For more than a century, John Deere has been at the forefront of the agricultural industry, and tractors have been one of the pillars of success.
Deere acquired the Waterloo Gasoline Engine Company back in 1918, and with this deal, it was able to create its first all-wheel-drive tractor model. Despite the accomplishment, it was an advanced concept in a limited market. Deere had to go back to the drawing board to finally find its niche in the industry.
As it turned out, Waterloo already defined the qualities that Deere had been looking for to satisfy its customers. The company was ready to create a tractor that provided everything customers were looking for in a machine – reliability, adaptability, and durability out in the field.
Let’s take a look back at how John Deere’s deal with Waterloo made its mark in history.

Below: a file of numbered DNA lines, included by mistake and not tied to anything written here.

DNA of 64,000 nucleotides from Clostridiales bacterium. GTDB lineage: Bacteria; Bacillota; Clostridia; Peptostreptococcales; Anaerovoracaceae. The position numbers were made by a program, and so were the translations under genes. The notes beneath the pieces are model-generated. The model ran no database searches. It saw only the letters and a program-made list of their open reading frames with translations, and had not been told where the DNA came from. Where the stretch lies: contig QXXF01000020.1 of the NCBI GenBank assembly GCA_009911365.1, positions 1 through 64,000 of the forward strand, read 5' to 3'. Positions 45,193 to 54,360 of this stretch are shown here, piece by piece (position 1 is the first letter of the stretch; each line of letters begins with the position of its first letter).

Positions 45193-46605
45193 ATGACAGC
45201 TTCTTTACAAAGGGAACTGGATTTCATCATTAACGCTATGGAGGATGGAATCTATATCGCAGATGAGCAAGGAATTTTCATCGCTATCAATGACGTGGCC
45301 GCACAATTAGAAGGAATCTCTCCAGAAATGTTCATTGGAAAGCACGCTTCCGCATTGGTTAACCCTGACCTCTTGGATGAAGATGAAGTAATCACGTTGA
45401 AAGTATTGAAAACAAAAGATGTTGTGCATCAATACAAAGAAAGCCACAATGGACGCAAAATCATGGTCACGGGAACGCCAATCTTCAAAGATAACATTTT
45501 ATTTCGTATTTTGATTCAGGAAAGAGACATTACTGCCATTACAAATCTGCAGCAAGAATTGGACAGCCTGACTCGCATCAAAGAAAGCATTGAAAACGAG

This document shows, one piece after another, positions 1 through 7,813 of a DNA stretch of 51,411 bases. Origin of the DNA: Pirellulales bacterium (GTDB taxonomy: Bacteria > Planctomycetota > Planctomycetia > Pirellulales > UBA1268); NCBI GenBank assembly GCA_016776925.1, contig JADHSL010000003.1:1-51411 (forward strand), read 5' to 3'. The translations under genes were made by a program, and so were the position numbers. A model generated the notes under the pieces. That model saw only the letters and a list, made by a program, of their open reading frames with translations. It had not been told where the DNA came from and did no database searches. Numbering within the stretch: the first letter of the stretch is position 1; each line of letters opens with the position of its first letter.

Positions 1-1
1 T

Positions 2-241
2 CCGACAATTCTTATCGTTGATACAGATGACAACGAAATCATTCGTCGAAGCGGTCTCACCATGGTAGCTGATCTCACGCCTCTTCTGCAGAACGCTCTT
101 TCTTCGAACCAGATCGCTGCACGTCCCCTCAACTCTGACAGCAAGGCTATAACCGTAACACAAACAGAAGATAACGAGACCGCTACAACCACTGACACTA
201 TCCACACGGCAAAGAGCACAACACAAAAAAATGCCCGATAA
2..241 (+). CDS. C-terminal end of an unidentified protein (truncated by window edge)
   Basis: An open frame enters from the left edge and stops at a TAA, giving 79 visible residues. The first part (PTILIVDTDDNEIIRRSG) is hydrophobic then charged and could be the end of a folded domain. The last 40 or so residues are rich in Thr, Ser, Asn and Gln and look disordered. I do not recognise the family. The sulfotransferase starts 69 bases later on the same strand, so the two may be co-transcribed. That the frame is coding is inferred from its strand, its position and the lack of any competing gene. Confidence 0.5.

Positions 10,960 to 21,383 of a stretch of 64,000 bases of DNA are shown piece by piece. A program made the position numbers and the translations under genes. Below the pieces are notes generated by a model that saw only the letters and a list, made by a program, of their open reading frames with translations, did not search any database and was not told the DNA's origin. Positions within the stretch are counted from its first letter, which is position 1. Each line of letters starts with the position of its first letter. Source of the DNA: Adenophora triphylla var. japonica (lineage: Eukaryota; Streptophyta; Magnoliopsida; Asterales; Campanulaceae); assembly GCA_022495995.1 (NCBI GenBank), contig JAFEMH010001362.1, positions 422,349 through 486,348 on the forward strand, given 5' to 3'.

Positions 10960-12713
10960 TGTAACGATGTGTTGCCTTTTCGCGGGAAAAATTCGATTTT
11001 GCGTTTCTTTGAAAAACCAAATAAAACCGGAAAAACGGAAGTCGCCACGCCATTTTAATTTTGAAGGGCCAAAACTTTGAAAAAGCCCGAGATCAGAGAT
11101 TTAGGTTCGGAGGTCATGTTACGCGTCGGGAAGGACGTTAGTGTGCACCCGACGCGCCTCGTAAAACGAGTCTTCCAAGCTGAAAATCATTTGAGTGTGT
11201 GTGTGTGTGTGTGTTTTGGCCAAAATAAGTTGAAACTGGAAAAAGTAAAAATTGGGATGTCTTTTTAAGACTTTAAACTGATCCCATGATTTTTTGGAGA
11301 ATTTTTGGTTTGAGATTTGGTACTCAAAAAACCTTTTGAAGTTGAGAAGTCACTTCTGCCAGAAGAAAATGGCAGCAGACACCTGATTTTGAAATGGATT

In this video, John Deere manager of corporate archives and history Neil Dahlstrom takes us back in time to when Deere’s relationship with Waterloo was in its early stages. In Moline, Illinois, Dahlstrom showcases a 1920 John Deere Waterloo Boy tractor, one of the first of its kind at the time.
As he explains, Waterloo was acquired by John Deere back in 1918, marking the company’s entrance into the tractor and engine business. Through trial and error, Deere was finally able to refine its tractor model to fit the needs of its customers, who wanted nothing more than a durable machine to use out in the field.
The John Deere Waterloo Boy debuted in Kansas in 1918, but it wasn’t until 1920 that the two brands truly came together. The tractor got its first makeover, sporting John Deere’s green and yellow colors, as well as its leaping deer logo.
Today’s John Deere tractors have come a long way since the original John Deere Waterloo Boy. The company continues to make improvements to its lineup of tractors to better serve its customers and their evolving needs.
If you have any questions about John Deere equipment, you can contact your local John Deere dealer.